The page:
Plymouth Cars &... | Answered on Mar 02, 2020

Check power distribution panel near battery for blown fuses.

1999 Plymouth... | Answered on Mar 02, 2020

You should have fuses for them and probably relay for blower . Check fuses, relay and check for power to your equipment. Check the bulb, power to and ground at the bulb. Check fuse to radio and power to radio. Check blower relay and fuse if it has one and power at blower. Did all this go out at the same time. If they did was some work going on which could have created wiring or short in wiring issues. The link below is for a 98 but some of it may be the same. If you have question about which fuse check them all but if you pull them out do one at a time. Try running the blower motor in all setting, sometimes the resistor will go out and the blower may only work in the highest setting.

Plymouth Cars &... | Answered on Mar 02, 2020

You are getting a fault message from the PCM that the wrong ignition key was used. This is part of the vehicle's onboard security system. This is part of the immobilizer system.

Plymouth Cars &... | Answered on Mar 02, 2020

Door panel open drivers door and look on the dash to the left and pull it open

2000 Plymouth... | Answered on Oct 02, 2019

Mineral and vegetable oil brake fluids became obsolete many years ago apart from a very few exceptions and these were replaced by a universal glycol based type which is virtually the only type available from the majority of retailers.

Early glycol fluids had a relatively low boiling point and have been replaced by types with higher boiling points so currently there is generally two types available - in Europe these are DOT 4 and Dot 5.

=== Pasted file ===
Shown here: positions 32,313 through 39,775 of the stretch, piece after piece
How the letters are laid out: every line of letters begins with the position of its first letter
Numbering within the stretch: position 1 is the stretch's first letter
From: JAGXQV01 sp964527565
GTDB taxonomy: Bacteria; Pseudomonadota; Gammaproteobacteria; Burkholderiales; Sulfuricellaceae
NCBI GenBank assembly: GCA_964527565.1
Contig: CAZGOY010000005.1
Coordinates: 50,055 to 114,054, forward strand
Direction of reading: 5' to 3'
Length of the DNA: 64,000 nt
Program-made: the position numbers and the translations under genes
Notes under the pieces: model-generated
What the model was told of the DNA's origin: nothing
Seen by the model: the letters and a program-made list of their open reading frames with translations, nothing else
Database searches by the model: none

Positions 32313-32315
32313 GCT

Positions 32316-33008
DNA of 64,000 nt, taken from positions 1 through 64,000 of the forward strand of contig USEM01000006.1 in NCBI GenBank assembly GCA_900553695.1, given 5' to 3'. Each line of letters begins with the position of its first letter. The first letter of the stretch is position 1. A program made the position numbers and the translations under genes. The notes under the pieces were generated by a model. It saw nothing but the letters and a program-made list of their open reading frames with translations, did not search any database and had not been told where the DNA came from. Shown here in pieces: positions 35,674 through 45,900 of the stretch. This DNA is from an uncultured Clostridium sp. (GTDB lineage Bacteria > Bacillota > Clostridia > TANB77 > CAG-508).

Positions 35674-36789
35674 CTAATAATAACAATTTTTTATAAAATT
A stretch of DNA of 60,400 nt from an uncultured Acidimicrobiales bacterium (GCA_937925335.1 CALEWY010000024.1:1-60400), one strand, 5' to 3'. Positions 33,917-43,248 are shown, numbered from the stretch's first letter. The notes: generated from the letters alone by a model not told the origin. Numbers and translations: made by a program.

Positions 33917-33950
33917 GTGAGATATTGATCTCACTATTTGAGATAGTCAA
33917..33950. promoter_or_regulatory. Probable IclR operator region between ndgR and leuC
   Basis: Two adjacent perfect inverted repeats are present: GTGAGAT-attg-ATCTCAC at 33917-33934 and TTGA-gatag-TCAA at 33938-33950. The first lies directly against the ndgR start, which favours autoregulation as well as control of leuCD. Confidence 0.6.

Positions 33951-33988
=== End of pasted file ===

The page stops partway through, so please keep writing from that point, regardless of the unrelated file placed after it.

DOT 4 is suitable for all clutch and brake systems (apart from a few exceptions) of low and medium performance vehicles and DOT 5 for the braking systems of high performance vehicles. Most people most of the time find DOT 4 a better all-round fluid and because the information surrounding DOT 5 (and 5.1) tends to be vague and suggests at least some are silicone based which can be harmful to some hydraulic seals.

The main problem with glycol based fluids is many braking hydraulic systems are vented to atmosphere and the fluid is hygroscopic and absorbs atmospheric moisture which lowers the boiling point. This is why a brake fluid change is part of the modern service and maintenance schedule.

1996 Plymouth... | Answered on Sep 16, 2019

call your local library and ask if they offer free access to online auto repair manuals like alldata or mitchell on demand

1995 Plymouth... | Answered on Aug 21, 2019

here is no switch.However, it does have an ASD relay (ASD = Auto Shut Down) that controls both spark and fuel. This relay on your car is in the fuse/relay block under the hood and should be clearly marked as "Shut Down" or "ASD" on the fuse/relay chart on the cover. These are easy to check since there are often several different relays that are the same in that block. Take one from a known good source such as A/C (just make sure the numbers printed on the top of the relay are the same) and swap them to see if it will start.

1999 Plymouth... | Answered on Jul 23, 2019